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Sudhir Kumar Dutt Vs. the King - Court Judgment

LegalCrystal Citation
SubjectCriminal
CourtMumbai
Decided On
Case NumberCriminal Appeal Nos. 8, 9 and 10 of 1947
Judge
Reported in(1949)51BOMLR21
AppellantSudhir Kumar Dutt
RespondentThe King
DispositionAppeal allowed
Excerpt:
.....addressees or by whom they were received. the accused made a fresh application for summoning these witnesses, but the tribunal declined to summon them. in the order, the tribunal laid stress on, first, that in spite of the fact that the evidence of these witnesses was so material to the defence the accused made no attempt to get into touch with them; and secondly, that none of the witnesses on whose evidence the accused proposed to rely had answered the summonses. in their judgment the tribunal further stated that: 'the fact that not a single one of these witnesses produced an answer of any sort is a strong indication that the names [of the witnesses] were in truth fictitious.' on the question whether the order made by the tribunal could, under the circumstances, be supported in law..........been done at the site. subsequently in accordance with the alleged arrangement between j. k bose and mathams, p.c. ghosh (appellant. no. 3) was deputed to take measurements of certain roads alleged to have been constructed by the contractor in the area and he included them in the filial bill of the contractor though in fact these roads had, according to the prosecution, been constructed by the troops. subsequently a final bill was drawn up in the office of the military engineering service bearing the date march 15, 1943, for a total sum of rs. 1,89,458 in which the said road work was included and shown as having cost rs. 71,000 odd. this bill bears the signature of p.c. ghosh as well. as. mathams and bose, but the date march 15, 1943, appears opposite the signature, of p. c, ghosh.....
Judgment:

Fazl Ali, J.

1. These are appeals under Section 205(1) of the Government of India Act by three persons who along with one Captain Mathams were tried by a Special Tribunal constituted under Ordinance XXIX of 1943 on a number of charges which have been summarised in the judgment under appeal as follows :-

(a) Against all: that they were parties to a criminal conspiracy to cheat the Government of India (s. 120B read with Section 420 of the Indian Penal Code, 1860).

(b) Against S.K. Dutt (appellant No. 1) and J.K. Bose (appellant No. 2): that they had attempted to cheat the Government of India; and against R.W. Mathams and P.C. Ghosh (appellant No. 3): that they had abetted S.K. Dutt and J.K. Bose (Section 420 read with Section 511 of the Code);

(c) Against R.W. Mathams and P.C. Ghosh: that they had accepted bribes of Rs. 18,000 and Rs. 12,000 respectively; and against S.K. Dutt and J.K. Bose : that they had paid these bribes (Section 420 read with Section 109 and Section 161 and 101/109 of the Code).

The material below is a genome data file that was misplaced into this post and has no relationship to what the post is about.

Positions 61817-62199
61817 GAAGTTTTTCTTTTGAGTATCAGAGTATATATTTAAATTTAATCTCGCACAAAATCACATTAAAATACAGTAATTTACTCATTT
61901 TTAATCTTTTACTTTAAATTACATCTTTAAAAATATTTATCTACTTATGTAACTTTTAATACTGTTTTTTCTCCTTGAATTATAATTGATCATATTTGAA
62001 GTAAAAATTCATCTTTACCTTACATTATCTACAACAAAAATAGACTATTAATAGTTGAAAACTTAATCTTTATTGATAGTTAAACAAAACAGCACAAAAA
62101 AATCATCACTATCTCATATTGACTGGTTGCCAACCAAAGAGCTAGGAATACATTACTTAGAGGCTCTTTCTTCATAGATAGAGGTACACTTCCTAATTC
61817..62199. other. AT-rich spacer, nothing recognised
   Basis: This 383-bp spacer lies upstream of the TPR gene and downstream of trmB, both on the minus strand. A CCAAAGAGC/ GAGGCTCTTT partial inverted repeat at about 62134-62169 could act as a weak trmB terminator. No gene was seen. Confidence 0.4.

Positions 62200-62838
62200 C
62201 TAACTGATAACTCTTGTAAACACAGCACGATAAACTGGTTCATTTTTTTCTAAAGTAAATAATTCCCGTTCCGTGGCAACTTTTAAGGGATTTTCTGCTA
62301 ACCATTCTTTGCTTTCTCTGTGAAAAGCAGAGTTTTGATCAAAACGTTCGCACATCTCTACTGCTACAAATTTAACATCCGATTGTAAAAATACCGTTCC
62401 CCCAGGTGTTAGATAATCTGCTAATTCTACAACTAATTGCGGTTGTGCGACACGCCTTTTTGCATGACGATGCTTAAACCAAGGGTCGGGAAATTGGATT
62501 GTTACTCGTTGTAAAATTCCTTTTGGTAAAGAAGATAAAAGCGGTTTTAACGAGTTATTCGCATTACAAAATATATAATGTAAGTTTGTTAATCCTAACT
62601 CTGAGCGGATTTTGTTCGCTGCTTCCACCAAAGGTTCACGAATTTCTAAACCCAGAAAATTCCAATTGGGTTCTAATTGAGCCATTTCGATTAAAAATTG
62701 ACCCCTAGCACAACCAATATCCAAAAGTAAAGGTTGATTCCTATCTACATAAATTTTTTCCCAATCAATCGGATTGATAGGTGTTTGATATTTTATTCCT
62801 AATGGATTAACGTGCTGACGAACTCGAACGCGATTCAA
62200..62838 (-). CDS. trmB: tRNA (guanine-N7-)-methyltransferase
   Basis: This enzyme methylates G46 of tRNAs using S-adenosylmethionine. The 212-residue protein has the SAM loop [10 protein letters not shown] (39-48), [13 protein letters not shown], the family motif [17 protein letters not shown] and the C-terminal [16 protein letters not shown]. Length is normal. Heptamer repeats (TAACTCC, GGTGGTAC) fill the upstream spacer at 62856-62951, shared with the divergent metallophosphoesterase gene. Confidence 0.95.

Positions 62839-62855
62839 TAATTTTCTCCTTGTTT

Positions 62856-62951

2. The Tribunal acquitted all the accused persons of the charges of conspiracy and. the charges of attempting to cheat and abetment. They, however, convicted Mathams and P.C. Ghosh of bribery and S.K. Dutt and J.K. Bose of having given bribes of Rs. 18,000 and Rs. 12,000 to Mathams and Ghosh respectively and sentenced them to various terms of imprisonment ranging from three years to 18 months and payment of certain fines.

3. Thereafter the appellants as well as Mathams appealed to the High Court against their conviction and sentence on the charges relating to bribery and the Government appealed against the order of acquittal by the Tribunal on the charge of conspiracy. The Pligh Court dismissed the appellants' appeals but allowed the Government appeal and convicted the appellants as well as Mathams under Section 120B read with Section 420 and sentenced them to the same terms of imprisonment as had been awarded by the Tribunal, but made the two sentences concurrent. The High Court, however, granted a certificate under Section 205(1) of the Government of India Act. The appellants have thereupon appealed to this Court.

4. Briefly the facts of the case are these : Captain Mathams and P.C. Ghosh belonged to the Military Engineering Service (M.E.S.) and were the Garrison Engineer and Subdivisional Officer respectively in the Asansol division from June 1, 1942, until August 15, 1942. The appellant S.K. Dutt was the proprietor of a firm of contractors which carried on business under the name and style of British India Construction Company (B.I.C. C). The head office of this firm was at Calcutta, but it had also an office at Asansol under J.K. Bose to manage the execution of the contract works there. In 1942 the British India Construction Company was given in the Asansol division amongst others contract No. ASN/19 for the construction of two types of huts. The contract was not signed until August 12, 1942, but as shown by a letter of the Garrison Engineer dated May 10, 1942, the contractor was instructed to commence work forthwith. The estimated cost of the work under contract was Rs. 2,50,281 odd, but shortly after the work was started a part of the proposed construction work was abandoned and the value of the contract was reduced to nearly half the amount. During the progress of the work Rs. 1,74,000 were paid to the contractor on running account bills which, it is not disputed, exceeded the contract prices of all the buildings which had been cons true bed under the contract by about Rs. 56,000.